The Niagara Region takes part in a federally mandated strategy to help determine the state of homelessness in Niagara.
“[Niagara Counts] is part of a strategy that helps determine the nature and the extent of homelessness. We are one of over 60 communities that are going to be conducting what we call a Point in Time Count. In Niagara we call it Niagara Counts. It is intended to provide a snapshot at a Point in Time, it is a given night or a period of time and that includes counting and surveying those in the community who are experiencing homelessness,” said Maggie Penca, the manager of Homelessness Services for Niagara Region.
The main portion of the count will be conducted on March 25, but also relies on a variety of community organizations to collect information as well. Service counts, magnet events, the street count and shelter counts all work towards establishing the numbers of homeless in the area.
“In order for us to be able to get a good sense across the community we are partnering with a number of agencies that offer services. So service counts take place at existing service [outlets such as those] that are offered to support people who are homeless. For example they could be those that offer a meal program [or] it could be [a] drop-in centre,” said Penca.
Magnet events help draw in individuals who do not access programs on a regular basis.
“One is for youth and the RAFT in St. Catharines will be holding a magnet event. And the other one is through our Indigenous partnership and they are going to be holding a magnet event at the Folk Arts Multicultural Centre. These are seen as a good practice to identify those populations that may have more hidden homeless and encourage participation and engagement from those populations,” said Penca.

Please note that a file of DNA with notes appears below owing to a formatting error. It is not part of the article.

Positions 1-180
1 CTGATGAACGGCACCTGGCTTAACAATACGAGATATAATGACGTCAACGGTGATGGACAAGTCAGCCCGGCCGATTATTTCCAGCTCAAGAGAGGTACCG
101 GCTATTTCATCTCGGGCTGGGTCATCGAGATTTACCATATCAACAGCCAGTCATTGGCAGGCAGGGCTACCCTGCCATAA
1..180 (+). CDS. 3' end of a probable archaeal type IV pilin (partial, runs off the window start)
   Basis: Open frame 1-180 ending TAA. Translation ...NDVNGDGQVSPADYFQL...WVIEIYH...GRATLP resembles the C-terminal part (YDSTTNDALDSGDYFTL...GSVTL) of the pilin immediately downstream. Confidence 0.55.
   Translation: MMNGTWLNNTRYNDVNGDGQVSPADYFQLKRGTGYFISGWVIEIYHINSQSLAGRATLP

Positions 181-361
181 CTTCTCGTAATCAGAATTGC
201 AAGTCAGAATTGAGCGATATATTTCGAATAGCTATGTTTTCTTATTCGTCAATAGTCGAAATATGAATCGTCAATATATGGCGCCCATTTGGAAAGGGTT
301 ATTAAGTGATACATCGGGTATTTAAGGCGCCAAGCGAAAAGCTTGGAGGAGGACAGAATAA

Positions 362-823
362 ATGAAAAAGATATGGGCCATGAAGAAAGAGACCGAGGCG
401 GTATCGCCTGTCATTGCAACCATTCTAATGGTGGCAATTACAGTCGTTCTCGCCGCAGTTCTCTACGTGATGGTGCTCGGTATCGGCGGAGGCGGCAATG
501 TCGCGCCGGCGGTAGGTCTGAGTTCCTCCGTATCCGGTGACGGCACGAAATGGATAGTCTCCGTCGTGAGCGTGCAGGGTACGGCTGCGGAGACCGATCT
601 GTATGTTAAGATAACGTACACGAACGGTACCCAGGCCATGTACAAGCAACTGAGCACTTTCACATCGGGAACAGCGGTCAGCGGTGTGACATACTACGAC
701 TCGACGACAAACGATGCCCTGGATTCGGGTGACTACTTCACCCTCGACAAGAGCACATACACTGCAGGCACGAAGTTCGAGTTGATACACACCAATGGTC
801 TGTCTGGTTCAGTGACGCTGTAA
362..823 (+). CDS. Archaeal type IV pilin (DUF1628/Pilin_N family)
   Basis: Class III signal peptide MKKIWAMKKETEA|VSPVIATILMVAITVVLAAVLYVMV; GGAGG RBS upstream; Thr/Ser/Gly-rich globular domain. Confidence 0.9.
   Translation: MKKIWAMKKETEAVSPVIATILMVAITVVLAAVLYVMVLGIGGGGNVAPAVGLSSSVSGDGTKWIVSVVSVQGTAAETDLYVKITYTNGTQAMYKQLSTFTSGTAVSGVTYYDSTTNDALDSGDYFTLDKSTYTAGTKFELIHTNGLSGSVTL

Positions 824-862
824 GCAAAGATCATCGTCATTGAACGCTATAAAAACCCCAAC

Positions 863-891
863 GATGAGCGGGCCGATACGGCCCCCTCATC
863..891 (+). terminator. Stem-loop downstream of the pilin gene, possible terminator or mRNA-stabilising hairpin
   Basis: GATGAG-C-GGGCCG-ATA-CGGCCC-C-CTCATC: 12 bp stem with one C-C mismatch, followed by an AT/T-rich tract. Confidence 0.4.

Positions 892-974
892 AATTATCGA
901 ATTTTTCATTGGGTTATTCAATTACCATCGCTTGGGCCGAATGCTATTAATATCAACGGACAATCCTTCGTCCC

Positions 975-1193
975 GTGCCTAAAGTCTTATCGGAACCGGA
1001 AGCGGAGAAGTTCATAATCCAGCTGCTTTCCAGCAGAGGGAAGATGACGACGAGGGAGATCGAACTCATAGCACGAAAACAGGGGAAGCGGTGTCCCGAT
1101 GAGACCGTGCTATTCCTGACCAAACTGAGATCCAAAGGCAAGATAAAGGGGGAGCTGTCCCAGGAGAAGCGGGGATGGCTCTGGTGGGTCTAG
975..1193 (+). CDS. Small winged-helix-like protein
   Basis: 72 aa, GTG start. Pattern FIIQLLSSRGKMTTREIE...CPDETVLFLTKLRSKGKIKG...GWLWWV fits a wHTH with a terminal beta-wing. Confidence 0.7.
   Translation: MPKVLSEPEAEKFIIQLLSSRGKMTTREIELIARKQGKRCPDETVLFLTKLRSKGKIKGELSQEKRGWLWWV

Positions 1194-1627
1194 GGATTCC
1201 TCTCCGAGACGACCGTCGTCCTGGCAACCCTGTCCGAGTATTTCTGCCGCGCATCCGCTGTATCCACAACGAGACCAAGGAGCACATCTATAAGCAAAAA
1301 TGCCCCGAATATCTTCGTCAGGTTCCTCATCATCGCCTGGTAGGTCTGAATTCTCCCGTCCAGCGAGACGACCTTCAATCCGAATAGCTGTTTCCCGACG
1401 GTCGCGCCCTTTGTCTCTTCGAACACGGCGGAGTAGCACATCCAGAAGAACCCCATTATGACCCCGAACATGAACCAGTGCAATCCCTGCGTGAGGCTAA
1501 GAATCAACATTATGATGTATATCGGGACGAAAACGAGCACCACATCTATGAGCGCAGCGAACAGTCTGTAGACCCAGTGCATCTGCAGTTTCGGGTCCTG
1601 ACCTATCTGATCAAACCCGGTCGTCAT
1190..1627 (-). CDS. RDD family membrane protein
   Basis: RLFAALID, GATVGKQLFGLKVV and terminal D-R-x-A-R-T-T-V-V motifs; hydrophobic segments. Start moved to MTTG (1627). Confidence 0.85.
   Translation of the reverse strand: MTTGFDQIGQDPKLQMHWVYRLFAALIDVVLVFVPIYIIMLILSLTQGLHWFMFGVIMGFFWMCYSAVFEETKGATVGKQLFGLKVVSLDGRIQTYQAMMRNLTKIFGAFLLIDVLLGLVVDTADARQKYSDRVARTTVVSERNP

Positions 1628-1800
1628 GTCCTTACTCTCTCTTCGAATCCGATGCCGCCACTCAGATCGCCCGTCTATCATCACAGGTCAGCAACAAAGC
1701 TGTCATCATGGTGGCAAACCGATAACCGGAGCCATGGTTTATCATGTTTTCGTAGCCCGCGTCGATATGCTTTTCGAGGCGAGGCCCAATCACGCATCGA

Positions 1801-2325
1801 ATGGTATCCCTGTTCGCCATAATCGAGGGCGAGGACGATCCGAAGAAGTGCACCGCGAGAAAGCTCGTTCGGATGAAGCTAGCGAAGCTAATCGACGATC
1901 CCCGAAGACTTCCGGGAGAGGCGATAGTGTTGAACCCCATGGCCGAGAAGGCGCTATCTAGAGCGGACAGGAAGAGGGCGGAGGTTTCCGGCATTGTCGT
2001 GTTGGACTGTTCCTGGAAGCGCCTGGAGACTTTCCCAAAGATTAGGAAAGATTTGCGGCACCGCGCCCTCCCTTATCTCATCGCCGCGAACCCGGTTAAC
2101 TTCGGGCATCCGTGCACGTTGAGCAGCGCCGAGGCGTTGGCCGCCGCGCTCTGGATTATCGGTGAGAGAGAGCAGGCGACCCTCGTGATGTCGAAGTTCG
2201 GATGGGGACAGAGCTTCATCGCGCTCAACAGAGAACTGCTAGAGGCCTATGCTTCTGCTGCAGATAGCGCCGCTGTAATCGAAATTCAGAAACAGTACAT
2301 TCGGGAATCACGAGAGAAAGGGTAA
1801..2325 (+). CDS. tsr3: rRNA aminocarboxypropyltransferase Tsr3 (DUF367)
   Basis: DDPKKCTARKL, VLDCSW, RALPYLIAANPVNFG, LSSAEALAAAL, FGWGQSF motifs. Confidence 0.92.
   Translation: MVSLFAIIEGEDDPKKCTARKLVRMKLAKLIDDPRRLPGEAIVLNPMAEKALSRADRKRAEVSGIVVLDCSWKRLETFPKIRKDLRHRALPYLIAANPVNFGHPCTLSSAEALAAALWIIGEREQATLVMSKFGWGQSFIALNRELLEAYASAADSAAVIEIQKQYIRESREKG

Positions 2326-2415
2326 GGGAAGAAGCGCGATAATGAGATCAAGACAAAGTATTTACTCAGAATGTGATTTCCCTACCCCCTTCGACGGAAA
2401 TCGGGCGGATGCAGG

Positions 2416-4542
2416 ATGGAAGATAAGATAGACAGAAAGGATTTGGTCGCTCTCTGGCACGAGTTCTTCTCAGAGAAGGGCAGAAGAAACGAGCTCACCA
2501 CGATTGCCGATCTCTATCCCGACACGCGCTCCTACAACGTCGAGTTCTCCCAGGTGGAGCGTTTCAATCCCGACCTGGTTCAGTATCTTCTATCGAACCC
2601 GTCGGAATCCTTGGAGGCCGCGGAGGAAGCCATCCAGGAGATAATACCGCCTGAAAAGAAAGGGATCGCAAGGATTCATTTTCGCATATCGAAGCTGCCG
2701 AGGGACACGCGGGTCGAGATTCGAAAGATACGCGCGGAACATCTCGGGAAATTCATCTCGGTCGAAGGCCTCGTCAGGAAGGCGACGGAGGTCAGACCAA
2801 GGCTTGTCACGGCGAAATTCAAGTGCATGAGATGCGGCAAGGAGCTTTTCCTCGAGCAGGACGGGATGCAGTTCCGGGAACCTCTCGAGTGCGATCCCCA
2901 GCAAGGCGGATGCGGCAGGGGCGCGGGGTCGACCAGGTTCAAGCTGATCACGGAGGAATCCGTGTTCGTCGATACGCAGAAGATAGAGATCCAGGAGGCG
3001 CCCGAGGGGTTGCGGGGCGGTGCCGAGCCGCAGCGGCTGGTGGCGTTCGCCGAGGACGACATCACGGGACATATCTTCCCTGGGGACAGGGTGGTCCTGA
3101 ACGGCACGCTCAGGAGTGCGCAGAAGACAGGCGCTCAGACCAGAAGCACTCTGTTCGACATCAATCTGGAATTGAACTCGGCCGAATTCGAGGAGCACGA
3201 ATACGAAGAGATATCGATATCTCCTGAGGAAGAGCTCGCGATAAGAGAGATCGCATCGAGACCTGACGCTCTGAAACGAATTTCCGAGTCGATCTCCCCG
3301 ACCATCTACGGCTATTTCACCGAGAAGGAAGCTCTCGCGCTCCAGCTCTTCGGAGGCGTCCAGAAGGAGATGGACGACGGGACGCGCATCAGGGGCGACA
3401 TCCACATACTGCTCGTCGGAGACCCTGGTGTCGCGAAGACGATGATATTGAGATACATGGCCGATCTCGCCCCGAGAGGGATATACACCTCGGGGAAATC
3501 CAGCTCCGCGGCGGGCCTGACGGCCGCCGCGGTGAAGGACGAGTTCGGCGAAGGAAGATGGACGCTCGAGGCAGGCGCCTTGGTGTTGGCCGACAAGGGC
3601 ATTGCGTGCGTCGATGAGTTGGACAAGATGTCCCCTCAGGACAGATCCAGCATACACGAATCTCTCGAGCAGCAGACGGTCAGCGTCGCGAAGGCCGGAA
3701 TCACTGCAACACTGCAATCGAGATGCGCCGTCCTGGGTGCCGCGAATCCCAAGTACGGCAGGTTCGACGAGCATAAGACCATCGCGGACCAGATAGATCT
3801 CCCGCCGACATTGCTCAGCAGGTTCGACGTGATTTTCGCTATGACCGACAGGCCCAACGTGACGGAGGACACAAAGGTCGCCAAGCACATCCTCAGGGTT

According to Penca, the street count has volunteers going to locations where people experiencing homelessness are known to frequent. In 2018 there were 22 routes mapped to count these individuals. The emergency shelters and transitional housing are conducted through the agencies that support the people there.
The count is conducted by volunteers 18 and older and this year Penca is happy to note that all training spots are full for Niagara Counts so they had to close the sign up.
The 2018 count helped to not only give statistics on the homeless population. The 22 question survey also provides some statistics. In 2018, 625 people were experiencing homelessness. Out of this 625, 408 did the survey. Some choose not to participate. Of the 408 surveys completed, when asked where they were staying that night, 226 were staying in emergency shelters, 125 were in transitional housing, 29 with family and friends or couch-surfing and 14 were in unsheltered locations. The remainder had some form of sheltered space.
They also found that one in five respondents were youth between 16 to 24 years of age, 61 per cent had completed high school or greater and 36 per cent had loss of housing due to family breakdown from things such as violence or conflict.
According to Penca, conducting Niagara Counts helps to improve the decisions made in planning and programming. The 2018 count helped to increase spaces and make improvement in supportive housing programs.
“[Niagara Counts] a community engagement strategy too. We really work with partners to better understand the extent and nature. The success of Niagara Counts depends on our community agencies and our volunteers that help conduct the count and we can’t do it without our partners. It is important to talk about because it is a great way for communities to get engaged and learn more about the issue of homelessness,” said Penca.
For more information on Niagara Counts 2020, interested individuals are encouraged to visit niagararegion.ca/social-services/niagara-counts.